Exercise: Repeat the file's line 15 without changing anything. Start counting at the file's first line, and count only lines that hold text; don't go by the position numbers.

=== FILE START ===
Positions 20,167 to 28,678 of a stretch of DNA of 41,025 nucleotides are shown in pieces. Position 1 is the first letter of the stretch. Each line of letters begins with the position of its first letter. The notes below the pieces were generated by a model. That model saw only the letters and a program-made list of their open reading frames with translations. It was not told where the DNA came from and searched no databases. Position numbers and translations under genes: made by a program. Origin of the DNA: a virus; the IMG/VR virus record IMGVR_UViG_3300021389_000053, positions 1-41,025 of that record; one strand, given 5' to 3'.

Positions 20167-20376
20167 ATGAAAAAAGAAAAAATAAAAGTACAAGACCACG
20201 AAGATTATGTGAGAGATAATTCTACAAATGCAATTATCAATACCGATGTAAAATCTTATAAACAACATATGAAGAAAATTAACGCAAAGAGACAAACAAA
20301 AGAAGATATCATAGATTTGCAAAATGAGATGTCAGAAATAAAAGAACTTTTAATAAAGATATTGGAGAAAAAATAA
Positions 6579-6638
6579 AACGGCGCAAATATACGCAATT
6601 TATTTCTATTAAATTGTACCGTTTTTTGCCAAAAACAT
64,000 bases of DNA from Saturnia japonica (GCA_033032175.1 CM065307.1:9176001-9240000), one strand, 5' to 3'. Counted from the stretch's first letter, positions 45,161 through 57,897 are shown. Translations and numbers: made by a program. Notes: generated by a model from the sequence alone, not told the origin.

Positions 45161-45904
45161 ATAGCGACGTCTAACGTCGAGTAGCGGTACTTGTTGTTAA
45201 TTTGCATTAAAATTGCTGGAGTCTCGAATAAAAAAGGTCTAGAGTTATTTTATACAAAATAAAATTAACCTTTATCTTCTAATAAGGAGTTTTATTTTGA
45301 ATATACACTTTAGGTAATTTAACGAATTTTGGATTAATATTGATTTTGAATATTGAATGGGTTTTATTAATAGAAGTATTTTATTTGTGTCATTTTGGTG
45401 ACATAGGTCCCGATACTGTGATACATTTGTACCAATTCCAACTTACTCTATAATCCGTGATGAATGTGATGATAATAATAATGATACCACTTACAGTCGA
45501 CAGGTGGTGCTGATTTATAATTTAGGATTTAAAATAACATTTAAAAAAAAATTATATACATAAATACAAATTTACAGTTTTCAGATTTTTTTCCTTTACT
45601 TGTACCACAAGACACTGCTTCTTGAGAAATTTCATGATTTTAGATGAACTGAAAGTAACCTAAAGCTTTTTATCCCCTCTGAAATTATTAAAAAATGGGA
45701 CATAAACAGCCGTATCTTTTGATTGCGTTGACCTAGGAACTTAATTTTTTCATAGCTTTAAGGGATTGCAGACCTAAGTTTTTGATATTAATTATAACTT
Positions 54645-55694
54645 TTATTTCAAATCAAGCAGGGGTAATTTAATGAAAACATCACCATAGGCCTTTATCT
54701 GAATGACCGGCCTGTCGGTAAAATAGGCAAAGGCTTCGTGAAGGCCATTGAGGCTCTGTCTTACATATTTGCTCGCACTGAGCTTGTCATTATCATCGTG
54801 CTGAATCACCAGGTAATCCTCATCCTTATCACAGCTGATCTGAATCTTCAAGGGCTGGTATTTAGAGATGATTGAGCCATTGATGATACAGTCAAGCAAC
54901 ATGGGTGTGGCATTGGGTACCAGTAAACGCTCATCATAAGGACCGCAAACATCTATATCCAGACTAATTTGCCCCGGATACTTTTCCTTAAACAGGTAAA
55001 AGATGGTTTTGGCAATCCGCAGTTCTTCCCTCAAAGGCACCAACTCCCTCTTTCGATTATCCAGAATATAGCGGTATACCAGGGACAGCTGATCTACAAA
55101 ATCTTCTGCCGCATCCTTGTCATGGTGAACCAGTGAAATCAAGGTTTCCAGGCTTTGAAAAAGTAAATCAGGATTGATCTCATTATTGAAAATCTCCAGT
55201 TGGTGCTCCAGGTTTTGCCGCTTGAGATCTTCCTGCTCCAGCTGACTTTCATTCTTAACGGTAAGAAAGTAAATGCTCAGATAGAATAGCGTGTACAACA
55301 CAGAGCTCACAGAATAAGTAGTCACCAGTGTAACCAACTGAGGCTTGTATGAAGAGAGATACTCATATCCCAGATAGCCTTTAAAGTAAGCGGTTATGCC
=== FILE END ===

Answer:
45501 CAGGTGGTGCTGATTTATAATTTAGGATTTAAAATAACATTTAAAAAAAAATTATATACATAAATACAAATTTACAGTTTTCAGATTTTTTTCCTTTACT